How to Help New Tenants
Where's the water shut off in case of an emergency?
Who is the point of contact for our homeowner's association?
What fire exit plan do I use?
These are but a few of the relevant and common questions that a buyer might have when they close on their condominium or apartment, and answers that their Home Owners Association really should supply at the time of the purchase.
Though many rural or suburban realtors do not have to consider walking through a home with their clients, when it is an urban setting, there are many issues that can go overlooked or forgotten. Conducting a buyer's move-in orientation can make the moving in process much easier and more satisfying.
This is why it is so strongly suggested that all realtors, HOAs, and even buyers create a system through which an assigned agent provides a comprehensive “move-in orientation” at a time convenient for the buyer. This is equal parts “welcome” as it is a “how-to” experience. After all, a lot of new owners may not know where to take their trash or recycling, how to get into the building if they've lost or forgotten keys, or who to contact with questions about the HOA or the property in general.
Any owner or association in charge of a building should make a point of integrating residents into the community as smoothly and quickly as possible, and one surefire way of doing this is to conduct a formal orientation with an agent of the association or community.
The Items to Cover
Though the questions posed at the opening of this article are among the most frequently cited, there are many other issues that buyers may not even realize until long after their closing or moving in day. Just consider the specific areas where problems might arise: HOA contact and informational issues, emergency issues, building access and usage issues, insurance issues, and storage concerns.
Because moving in and settling in will so often lead to questions and concerns, a lot of realtors and HOAs draft a “buyer's handbook” that contains answers to the most important questions and issues. Handing this to a buyer at the time of the orientation allows them to rest assured that answers are literally at hand should they fail to take note of them during their orientation.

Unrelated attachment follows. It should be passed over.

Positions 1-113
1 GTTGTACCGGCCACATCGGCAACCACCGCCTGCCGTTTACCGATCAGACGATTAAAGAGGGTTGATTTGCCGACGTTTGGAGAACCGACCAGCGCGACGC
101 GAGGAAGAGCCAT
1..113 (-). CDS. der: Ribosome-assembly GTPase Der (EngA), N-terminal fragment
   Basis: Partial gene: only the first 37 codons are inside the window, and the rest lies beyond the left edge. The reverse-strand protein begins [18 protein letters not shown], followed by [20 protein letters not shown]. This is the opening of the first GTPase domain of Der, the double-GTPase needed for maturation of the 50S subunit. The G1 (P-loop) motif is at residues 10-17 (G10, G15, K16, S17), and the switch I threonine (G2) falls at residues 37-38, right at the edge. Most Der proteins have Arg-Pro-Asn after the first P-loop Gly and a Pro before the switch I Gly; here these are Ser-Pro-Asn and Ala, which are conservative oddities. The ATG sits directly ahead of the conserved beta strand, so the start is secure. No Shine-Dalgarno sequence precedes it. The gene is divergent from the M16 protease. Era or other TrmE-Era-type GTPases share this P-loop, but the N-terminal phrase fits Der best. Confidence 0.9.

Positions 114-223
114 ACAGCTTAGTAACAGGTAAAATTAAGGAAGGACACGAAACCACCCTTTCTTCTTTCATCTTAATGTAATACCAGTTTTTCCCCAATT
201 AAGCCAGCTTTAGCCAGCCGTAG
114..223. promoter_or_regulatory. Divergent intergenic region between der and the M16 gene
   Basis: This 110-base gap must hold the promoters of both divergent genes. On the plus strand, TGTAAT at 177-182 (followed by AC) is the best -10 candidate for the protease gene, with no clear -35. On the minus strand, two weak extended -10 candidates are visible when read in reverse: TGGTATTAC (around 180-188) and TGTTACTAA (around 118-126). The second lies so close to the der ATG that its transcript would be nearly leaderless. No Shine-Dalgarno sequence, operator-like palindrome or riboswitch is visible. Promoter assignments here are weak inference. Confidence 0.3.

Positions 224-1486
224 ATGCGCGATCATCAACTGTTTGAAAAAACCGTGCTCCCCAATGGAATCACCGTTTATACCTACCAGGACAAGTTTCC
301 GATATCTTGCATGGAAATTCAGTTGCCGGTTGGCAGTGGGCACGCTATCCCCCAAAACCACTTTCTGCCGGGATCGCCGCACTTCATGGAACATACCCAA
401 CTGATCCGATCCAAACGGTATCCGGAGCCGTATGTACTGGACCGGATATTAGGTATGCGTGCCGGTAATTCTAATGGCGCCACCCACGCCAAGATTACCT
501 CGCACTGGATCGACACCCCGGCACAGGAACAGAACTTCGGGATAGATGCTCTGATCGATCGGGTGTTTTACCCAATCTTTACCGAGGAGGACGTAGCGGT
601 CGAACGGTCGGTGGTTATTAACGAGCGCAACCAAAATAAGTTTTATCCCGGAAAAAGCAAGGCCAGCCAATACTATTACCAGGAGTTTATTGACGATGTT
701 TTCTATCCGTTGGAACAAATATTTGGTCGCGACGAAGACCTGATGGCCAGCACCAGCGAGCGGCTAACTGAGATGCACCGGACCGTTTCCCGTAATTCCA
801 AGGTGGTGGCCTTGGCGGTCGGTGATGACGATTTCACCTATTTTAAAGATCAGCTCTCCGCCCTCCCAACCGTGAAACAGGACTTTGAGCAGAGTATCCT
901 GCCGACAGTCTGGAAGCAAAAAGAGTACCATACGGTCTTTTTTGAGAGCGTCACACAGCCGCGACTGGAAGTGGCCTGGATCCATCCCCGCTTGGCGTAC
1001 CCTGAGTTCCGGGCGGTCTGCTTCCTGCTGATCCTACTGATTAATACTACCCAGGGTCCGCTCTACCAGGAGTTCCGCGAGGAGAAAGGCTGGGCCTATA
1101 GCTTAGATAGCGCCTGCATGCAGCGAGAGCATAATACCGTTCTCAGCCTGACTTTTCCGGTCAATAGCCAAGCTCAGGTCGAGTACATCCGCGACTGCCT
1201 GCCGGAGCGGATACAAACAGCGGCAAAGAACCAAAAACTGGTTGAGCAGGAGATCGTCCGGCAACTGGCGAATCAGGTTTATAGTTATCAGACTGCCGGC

A sample list of topics covered would include:
- Homeowner's warranty: What does it cover, how to file a claim, and who to contact with questions or claims. A copy should be made available too.
- Maintenance issues: Who to contact regarding appliances, who to contact for additions or repairs, who to contact regarding issues with the building.
- Emergency matters: Where the water is shut off for the property, where the fuse panel is located, where the emergency exits are, and what the fire plans are.
- Access issues: Did the buyer receive all of the keys needed for access to home, building and/or recycling and garbage areas? Did they get storage area keys if available? Who should they call if they have lost their keys?
If you put together a list of answers to these questions in a printed document, it will make an ideal handbook for the move-in orientation, and allow the buyer to have answers whenever needed.
In addition to providing such a courteous welcome, an orientation also ensures that the HOA or community has provided buyers with everything they are legally required to have. It sets the stage to an open door policy with questions and concerns and encourages residents to pose any questions left unanswered during the initial orientation.
Remember that an urban setting may be something entirely new to your buyers and creating a sense of community and welcome does far more than meet any legal obligations. While it informs them fully, it also makes them feel at home right away and creates a much better living environment.